“meet their goal”? The FO has been very clear that the playoffs are not the goal this year. They were hopeful, but they were very careful in how they answered that question at the beginning of the year. Given that interpretation, I don’t think missing the playoffs is a failure.

      I also don’t believe that playoff experience is as necessary as some folks make it out to be. How helpful was it when our guys got creamed in the first round when Al and Paul were here? The other side of that same coin is how folks said the losing culture around Golden State when they tanked to keep their pick (which turned into Harrison Barnes) would cripple them. That clearly hasn’t happened.

      If we have the right talent (we’re getting there, but still a couple pieces away), the right coach (I think we’ve got him), and health (fingers crossed!), we could have something special. But it takes time.

      Great job, Lucas!

  2. LKA says:

    Mack has been very good the last couple of games. I think he wil settle down as the third guard next year. The Lyles choice wil be proven over and over again. Having injuries he has got playing time and is proving his worth. Team can say thank you and let Booker go after the season.I think Trey Burke will be used as a trade chip for someone new or during the draft.Jazz have now won three in a row.

  3. Spencer says:

    The Cleveland Game magnified all of your points.

    Mack is actually part of the solution at PG after all. What Snyder was looking for was a long, strong, pg who was an above average defender who could switch on picks so that he can play his defensive philosophy. Mack is very good in this area, likely better than most starters in the league. If you have Exum starting next year, with Alec and Mack as backcourt backups, you can switch every pick and roll on the entire floor and have a chance. That cannot be said for any other lineup in the league for their top 9 players. GS is probably the team most able to do this.

    Lyles is player 7-8 in the rotation in this scenario. His 10 pt outburst against Cleveland was actually shocking to me. He was very aggressive and smooth in a high-pressure environment. I love that he is being held accountable defensively and he has improved dramatically. If he can improve his strength and his body in general, then continue incremental skill improvement across the board, I see a very likely scenario where the Jazz pick up their pace and get around the top ten in offensive metrics as well as defensive.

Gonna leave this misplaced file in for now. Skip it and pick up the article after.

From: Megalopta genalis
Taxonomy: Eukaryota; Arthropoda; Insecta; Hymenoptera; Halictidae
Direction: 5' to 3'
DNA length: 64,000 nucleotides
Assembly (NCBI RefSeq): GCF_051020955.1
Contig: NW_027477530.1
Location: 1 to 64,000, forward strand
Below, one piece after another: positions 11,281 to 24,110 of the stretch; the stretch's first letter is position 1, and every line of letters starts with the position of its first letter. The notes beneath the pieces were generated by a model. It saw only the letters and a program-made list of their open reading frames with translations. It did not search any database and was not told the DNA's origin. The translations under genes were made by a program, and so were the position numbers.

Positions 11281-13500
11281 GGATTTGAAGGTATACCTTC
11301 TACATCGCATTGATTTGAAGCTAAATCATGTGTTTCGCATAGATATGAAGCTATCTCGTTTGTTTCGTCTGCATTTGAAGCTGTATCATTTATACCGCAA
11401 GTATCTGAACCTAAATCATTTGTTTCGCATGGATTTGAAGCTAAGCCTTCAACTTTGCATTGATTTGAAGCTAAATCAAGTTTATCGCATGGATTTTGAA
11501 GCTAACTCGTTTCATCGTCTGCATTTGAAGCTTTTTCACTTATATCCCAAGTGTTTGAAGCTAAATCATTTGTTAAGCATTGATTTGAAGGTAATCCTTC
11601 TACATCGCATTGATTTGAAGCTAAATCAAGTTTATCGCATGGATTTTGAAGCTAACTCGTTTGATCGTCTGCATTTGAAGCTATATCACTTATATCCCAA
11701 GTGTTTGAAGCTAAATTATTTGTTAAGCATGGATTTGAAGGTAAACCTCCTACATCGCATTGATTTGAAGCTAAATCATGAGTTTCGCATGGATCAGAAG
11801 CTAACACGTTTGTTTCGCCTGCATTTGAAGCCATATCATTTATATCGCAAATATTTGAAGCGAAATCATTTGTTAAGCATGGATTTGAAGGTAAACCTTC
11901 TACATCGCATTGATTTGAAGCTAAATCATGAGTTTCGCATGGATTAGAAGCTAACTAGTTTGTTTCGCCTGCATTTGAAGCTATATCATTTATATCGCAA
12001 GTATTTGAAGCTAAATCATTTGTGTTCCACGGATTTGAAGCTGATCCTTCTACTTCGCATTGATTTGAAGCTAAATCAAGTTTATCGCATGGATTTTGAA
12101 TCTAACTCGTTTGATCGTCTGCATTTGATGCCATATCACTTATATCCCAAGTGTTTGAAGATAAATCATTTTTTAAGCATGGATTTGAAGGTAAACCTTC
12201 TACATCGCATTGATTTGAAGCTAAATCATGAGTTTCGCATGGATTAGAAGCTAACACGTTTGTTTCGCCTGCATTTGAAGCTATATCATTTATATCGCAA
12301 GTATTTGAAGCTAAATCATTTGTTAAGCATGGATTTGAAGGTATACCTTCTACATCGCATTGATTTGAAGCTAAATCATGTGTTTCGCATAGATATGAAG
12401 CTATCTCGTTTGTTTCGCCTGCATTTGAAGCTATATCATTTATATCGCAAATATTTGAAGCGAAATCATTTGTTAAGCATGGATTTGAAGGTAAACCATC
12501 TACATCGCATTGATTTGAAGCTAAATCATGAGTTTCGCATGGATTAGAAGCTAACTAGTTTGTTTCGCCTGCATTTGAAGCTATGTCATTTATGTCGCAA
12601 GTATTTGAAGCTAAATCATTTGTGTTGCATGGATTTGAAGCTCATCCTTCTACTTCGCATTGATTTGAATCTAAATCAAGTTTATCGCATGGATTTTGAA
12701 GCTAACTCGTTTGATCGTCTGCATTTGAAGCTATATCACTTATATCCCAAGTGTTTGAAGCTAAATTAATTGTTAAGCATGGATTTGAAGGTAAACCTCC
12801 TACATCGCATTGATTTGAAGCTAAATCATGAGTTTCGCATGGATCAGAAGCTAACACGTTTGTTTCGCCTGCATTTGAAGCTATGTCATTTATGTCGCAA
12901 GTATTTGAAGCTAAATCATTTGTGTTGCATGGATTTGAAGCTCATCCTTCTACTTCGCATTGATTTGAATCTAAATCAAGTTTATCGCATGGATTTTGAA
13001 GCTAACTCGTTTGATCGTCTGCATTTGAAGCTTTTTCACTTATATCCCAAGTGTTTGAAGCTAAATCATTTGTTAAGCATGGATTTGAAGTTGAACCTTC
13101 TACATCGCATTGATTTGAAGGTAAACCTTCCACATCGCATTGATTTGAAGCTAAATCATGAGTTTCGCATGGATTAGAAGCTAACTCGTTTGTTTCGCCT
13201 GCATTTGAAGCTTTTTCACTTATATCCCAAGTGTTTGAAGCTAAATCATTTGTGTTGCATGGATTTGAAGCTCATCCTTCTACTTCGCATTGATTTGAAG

Lyles, Hood, Hayward, Exum, Burk, Neto, Mack, all have the ability to hit multiple threes in a game with some regularity and make 35% or better from there. Booker has the ability to hit a wide open three at a 30-35% clip. Favors may hit a corner three with regularity before he reaches 27 yrs old. Gobert has no chance. But that is the only guy who has no ability to stretch the defense AND defend at an average or better level. Cool. Plus his defense more than makes up for that obvious weakness.

    So I think that the Jazz have the perfect defensive philosophy and personnel to give GS some problems. Just look at how they have played them. The Cleveland game sort of gave us another look at it as they really stymied what had been a prolific 3 point attack recently. If the Jazz can win one or two games vs GS and/or be competitive in half or more or them, that will go a long way. The Spurs always make the Jazz look silly. OKC or the Clippers would be good matchups for the Jazz as well. No playoffs is not the end of the world, but playoffs would mean:
    1-They Jazz played a lot of meaningful games at the end of the year and essentially won a month-long playoff series.
    2-They experience another level of intensity and preparation.
    That would make them playoff contenders next year instead of just happy to be there like this year will be and next year would be. I like that.

  4. Robin Rodd says:

    Nice three Jazz thoughts. Hubie Brown was drooling over Lyles’s IQ and flow during the Cavs game, and loved the way he stood his ground after Frye’s silly acting job. Nicely put about Mack neither being the problem nor the solution. And I agree about the playoffs. I also like Timthe Luwawu at the 12th spot in the draft where Draftexpress has him… An athletic, defending long French wing. It will be great to see the Jazz play hard and let the chips fall.